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  • Writer's pictureMarilyn Saltzman

Practicing The Act of Silence

“The quieter you become, the more you are able to hear.” Rumi

Playing a word game on my iPhone one night, I had an “ah ha” moment: The words listen and silent are composed of the same letters! It was startling because I couldn’t believe that this coincidence of spelling had never before occurred to me. And it was surprising in its attestation to the interconnectedness between silence and listening.

Listen and silent – you can’t have one without the other. As Rabbi Solomon ibn Gabirol, 11th century Andalusian poet and philosopher, is quoted as saying, “In seeking wisdom the first step is silence, the second listening…”

The etymology of silence is instructive. It is from the Latin, silentem, “still, calm, quiet.” *

To truly listen to others, I need to be quiet. When I shut my mouth, I can open my ears. “We have two ears and one mouth so that we can listen twice as much as we speak,” according to the Greek philosopher Epictetus.

Merriam-Webster defines silence as “forbearance from speech or noise.” And forbearance is defined as “refraining from.” I like this way of thinking about silence because it feels active rather than passive. It fits with my Mussar practice of making mindful choices – silence as a conscious decision to refrain.

A bad habit of mine is to interrupt the speaker and to finish their thought or interject a reaction. That’s when I’m passively and temporarily silent – waiting quietly yet impatiently for my turn and not really listening. When I am able to mindfully silence the urge to think about my response rather than their words, I can be fully present to hear the other.

Alan Morinis says, “Often the noisiest thing in my life is not a jet engine or a loud conversation but my mind itself.” ** That reminds me that sometimes when I’m silent, it’s because I’m listening more to my internal noise than to the voices of those around me. On some occasions, it’s due to boredom or lack of interest. Other times it’s the inability to be engaged because I’m dealing with my own stuff. That’s not the kind of silence I aim to cultivate. I want to actively still the internal chatter, so I can focus on honoring the other.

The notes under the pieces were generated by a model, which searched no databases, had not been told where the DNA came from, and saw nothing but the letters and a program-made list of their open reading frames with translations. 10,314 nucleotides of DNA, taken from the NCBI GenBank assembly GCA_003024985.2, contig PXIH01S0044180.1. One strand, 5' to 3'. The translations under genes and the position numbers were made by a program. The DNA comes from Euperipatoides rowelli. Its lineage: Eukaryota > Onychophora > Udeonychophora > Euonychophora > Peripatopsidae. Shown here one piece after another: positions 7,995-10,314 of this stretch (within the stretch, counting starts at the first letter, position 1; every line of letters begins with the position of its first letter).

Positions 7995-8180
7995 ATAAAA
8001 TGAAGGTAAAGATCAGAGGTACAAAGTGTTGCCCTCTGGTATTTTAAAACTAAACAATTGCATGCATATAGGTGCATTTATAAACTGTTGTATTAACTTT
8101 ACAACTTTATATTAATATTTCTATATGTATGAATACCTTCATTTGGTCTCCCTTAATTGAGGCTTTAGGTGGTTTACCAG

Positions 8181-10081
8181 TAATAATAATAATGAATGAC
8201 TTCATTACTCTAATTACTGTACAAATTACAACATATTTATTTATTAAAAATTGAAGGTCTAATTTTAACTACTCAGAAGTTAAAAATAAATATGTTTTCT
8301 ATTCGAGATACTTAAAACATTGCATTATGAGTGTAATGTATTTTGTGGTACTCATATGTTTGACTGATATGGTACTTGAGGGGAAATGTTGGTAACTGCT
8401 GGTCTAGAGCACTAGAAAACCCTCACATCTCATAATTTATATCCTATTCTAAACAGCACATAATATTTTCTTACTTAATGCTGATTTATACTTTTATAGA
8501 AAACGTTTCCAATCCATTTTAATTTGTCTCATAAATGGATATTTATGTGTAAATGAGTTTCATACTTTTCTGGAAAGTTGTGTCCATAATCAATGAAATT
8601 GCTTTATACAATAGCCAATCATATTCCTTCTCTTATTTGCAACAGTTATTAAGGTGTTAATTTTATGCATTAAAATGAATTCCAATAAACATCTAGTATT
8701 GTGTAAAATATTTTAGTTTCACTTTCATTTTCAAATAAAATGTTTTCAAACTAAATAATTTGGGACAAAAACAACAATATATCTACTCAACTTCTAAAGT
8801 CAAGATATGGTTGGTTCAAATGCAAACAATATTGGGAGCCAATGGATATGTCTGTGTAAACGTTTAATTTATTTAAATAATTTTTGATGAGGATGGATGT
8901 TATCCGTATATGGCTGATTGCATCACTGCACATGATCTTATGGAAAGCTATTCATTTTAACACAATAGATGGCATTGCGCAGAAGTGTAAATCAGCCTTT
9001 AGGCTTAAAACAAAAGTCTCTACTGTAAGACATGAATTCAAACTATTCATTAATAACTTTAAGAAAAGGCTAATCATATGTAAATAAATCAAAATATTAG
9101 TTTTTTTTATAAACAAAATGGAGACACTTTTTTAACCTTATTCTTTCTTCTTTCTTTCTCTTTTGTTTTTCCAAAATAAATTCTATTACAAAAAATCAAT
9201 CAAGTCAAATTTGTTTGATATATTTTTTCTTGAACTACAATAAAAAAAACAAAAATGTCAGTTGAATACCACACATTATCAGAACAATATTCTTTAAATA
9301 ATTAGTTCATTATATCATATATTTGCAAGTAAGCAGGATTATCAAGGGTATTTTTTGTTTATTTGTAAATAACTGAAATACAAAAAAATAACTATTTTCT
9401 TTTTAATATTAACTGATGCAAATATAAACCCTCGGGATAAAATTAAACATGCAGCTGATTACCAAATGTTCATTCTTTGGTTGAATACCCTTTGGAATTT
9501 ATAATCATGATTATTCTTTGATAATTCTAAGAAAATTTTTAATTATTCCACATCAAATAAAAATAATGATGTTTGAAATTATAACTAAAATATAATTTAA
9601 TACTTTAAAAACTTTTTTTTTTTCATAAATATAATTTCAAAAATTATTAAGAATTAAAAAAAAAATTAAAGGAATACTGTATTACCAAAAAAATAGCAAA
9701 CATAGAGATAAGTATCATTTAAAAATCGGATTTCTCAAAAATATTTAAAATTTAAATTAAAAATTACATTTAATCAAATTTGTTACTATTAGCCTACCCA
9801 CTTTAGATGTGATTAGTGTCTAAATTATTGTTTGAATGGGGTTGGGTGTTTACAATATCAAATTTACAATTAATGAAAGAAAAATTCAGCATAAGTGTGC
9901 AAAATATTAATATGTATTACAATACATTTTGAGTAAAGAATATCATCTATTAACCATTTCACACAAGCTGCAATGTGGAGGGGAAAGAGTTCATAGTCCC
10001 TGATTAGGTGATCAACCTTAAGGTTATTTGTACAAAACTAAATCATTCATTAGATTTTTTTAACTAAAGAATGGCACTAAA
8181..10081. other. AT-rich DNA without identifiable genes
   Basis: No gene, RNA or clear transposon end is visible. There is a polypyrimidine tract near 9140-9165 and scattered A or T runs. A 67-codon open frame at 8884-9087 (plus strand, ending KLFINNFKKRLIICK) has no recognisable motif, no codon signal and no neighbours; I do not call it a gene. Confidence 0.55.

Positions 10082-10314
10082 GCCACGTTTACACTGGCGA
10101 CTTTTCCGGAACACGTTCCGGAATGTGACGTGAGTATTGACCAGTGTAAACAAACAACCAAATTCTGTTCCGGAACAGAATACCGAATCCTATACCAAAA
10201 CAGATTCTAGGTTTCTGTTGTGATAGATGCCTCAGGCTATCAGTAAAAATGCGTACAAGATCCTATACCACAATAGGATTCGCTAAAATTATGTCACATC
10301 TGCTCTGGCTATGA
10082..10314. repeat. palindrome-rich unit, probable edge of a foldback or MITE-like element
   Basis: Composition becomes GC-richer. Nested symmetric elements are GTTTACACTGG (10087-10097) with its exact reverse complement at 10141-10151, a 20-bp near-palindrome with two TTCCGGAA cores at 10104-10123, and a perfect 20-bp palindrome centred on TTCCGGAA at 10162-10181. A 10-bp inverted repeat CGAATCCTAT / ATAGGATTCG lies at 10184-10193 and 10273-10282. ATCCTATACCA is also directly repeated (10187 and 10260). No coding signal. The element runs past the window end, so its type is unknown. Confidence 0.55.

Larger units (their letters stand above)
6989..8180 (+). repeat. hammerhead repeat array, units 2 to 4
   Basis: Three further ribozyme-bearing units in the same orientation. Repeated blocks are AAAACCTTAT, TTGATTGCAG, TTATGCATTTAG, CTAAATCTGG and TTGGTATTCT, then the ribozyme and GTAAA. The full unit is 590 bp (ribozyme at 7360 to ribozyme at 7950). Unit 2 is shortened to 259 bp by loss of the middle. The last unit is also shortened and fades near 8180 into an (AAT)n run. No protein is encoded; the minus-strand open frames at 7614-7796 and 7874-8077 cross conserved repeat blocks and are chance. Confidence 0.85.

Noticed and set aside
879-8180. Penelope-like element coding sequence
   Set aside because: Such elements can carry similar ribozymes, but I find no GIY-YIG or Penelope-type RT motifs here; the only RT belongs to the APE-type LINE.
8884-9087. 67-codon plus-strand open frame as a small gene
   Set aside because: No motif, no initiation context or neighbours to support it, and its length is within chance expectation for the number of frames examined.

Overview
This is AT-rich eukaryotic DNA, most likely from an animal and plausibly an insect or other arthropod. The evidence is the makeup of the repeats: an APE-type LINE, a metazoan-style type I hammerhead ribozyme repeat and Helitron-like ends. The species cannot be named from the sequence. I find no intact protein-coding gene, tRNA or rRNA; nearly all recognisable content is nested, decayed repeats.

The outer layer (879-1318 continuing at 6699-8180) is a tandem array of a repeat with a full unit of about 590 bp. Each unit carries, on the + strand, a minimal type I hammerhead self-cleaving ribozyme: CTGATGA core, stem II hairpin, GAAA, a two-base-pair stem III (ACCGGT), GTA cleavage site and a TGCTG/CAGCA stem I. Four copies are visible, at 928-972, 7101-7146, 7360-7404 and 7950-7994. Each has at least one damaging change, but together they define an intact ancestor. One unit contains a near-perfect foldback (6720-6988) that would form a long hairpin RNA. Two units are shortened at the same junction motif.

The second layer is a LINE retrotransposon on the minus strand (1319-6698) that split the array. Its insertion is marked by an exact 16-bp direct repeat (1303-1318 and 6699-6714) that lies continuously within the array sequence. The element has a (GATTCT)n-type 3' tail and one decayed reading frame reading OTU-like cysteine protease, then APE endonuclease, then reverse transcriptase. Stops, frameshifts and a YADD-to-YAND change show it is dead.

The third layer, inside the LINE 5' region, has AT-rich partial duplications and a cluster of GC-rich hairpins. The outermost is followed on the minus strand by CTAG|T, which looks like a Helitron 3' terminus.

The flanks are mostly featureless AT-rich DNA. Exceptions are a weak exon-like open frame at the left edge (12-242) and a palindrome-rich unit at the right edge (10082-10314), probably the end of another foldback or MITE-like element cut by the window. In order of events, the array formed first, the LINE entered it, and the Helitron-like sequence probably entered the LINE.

Thinking about this topic was timely because my Mussar class has been studying Rabbi Joseph Telushkin’s “Book of Jewish Values,” and we were reading the chapter about lashon hara, which literally means evil or bad tongue. The expression is generally translated as derogatory or disparaging speech, or gossip that diminishes a person. The anecdotes in the book led to thoughtful, in-depth conversations about when to speak up and when to stay silent, when to listen and when to discourage someone from sharing gossip with you.

We tackled the question: When it is appropriate to share negative comments about a person and when isn’t it? The answer, under Jewish law, is that it’s not permissible unless there is a compelling reason, like protecting a person from harm. Interestingly, it’s considered even worse to listen to derogatory gossip than to share it. The sages say that lashon hara kills three people: the person who speaks it, the person who hears it, and the person about whom it is said. So there are times when rather than be silent and listen, it’s time to speak up and say, “I don’t want to hear that.”

As a result of my word game and my class study, I developed a new Mussar practice – to treat silence as an action, to make a mindful choice about when it is time to refrain from speech…and when it’s not. Then I can be truly present, honor others and be attuned to my higher self.

“Open your mouth only if what you are going to say is more beautiful than the silence.” Spanish Proverb


** Silence chapter, p. 146, “Everyday Holiness” by Alan Morinis

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